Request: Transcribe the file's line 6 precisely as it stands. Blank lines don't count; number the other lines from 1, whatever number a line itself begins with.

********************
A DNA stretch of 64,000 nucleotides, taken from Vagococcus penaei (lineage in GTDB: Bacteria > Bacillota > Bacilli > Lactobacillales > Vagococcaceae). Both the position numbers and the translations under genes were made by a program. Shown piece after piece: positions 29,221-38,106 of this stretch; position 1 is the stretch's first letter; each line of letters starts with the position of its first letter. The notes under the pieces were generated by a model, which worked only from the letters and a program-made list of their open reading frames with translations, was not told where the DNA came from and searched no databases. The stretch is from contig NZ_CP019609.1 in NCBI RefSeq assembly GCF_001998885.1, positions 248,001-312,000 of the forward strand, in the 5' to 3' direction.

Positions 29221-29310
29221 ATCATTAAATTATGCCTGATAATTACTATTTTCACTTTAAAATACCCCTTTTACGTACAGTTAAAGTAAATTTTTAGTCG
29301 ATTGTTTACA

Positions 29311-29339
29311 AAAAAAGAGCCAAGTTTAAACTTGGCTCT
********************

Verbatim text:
29311 AAAAAAGAGCCAAGTTTAAACTTGGCTCT